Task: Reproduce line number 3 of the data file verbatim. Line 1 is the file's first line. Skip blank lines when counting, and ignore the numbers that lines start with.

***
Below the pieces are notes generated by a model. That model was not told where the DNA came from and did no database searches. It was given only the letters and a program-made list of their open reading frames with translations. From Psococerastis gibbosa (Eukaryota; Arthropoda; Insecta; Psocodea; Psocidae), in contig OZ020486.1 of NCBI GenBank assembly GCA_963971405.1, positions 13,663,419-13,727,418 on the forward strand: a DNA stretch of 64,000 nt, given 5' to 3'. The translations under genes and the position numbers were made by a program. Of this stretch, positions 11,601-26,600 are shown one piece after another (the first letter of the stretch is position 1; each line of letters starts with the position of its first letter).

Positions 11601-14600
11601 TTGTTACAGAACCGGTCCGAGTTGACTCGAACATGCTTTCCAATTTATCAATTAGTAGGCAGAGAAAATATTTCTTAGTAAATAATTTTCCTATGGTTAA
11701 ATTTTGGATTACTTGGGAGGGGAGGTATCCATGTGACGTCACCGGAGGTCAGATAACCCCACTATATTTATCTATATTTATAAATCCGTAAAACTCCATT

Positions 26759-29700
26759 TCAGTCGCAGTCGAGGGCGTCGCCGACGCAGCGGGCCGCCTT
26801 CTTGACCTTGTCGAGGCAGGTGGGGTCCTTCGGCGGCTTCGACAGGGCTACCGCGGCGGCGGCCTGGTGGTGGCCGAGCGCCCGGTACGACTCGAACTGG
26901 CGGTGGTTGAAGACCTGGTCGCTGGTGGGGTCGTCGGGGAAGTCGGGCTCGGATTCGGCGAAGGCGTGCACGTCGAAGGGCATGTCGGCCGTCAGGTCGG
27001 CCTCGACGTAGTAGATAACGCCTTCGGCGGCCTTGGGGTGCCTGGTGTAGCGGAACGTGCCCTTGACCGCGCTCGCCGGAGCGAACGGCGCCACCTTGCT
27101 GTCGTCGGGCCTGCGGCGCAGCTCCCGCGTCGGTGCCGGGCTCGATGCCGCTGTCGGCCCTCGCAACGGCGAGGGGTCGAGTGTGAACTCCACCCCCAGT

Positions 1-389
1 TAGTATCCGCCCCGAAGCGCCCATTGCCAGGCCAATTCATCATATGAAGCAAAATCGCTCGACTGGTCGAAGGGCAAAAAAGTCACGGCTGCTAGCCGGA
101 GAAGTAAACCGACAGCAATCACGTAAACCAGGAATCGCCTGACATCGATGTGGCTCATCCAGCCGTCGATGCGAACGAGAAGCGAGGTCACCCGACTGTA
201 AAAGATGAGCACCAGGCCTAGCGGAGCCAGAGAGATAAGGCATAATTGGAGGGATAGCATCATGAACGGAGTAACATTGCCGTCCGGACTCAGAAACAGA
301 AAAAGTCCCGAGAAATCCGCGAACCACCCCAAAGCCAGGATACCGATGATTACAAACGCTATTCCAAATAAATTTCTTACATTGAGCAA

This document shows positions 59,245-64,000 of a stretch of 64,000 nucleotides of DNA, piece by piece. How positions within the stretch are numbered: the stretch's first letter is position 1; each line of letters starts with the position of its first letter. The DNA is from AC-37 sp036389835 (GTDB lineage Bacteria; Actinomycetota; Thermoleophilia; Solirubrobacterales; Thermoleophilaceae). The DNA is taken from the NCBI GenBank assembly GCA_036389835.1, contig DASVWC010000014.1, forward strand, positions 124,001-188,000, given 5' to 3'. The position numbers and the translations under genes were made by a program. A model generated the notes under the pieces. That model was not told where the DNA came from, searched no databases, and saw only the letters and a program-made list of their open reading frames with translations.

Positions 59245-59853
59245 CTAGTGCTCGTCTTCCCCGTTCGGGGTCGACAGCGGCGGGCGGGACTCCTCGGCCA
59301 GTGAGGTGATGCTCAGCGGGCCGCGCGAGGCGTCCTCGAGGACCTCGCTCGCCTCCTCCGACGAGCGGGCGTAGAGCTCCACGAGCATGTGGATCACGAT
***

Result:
11601 TTGTTACAGAACCGGTCCGAGTTGACTCGAACATGCTTTCCAATTTATCAATTAGTAGGCAGAGAAAATATTTCTTAGTAAATAATTTTCCTATGGTTAA